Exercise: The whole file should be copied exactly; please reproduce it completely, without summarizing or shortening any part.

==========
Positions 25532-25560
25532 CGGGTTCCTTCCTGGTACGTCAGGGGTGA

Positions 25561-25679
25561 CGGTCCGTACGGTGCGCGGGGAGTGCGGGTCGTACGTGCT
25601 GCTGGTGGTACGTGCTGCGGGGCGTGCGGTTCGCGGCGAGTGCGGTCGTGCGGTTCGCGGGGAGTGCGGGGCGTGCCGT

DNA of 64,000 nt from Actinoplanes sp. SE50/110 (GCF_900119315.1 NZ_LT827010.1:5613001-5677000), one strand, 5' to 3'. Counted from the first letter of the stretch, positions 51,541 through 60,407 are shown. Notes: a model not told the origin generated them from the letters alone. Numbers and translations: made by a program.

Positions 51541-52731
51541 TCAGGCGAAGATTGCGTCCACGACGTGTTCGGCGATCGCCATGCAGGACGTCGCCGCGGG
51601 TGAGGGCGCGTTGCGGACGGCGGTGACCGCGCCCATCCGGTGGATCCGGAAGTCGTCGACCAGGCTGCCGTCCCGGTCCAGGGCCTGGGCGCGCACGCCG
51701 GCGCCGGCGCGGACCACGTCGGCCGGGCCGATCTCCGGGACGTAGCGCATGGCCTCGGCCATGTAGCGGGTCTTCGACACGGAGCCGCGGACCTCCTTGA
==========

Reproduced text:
Positions 25532-25560
25532 CGGGTTCCTTCCTGGTACGTCAGGGGTGA

Positions 25561-25679
25561 CGGTCCGTACGGTGCGCGGGGAGTGCGGGTCGTACGTGCT
25601 GCTGGTGGTACGTGCTGCGGGGCGTGCGGTTCGCGGCGAGTGCGGTCGTGCGGTTCGCGGGGAGTGCGGGGCGTGCCGT

DNA of 64,000 nt from Actinoplanes sp. SE50/110 (GCF_900119315.1 NZ_LT827010.1:5613001-5677000), one strand, 5' to 3'. Counted from the first letter of the stretch, positions 51,541 through 60,407 are shown. Notes: a model not told the origin generated them from the letters alone. Numbers and translations: made by a program.

Positions 51541-52731
51541 TCAGGCGAAGATTGCGTCCACGACGTGTTCGGCGATCGCCATGCAGGACGTCGCCGCGGG
51601 TGAGGGCGCGTTGCGGACGGCGGTGACCGCGCCCATCCGGTGGATCCGGAAGTCGTCGACCAGGCTGCCGTCCCGGTCCAGGGCCTGGGCGCGCACGCCG
51701 GCGCCGGCGCGGACCACGTCGGCCGGGCCGATCTCCGGGACGTAGCGCATGGCCTCGGCCATGTAGCGGGTCTTCGACACGGAGCCGCGGACCTCCTTGA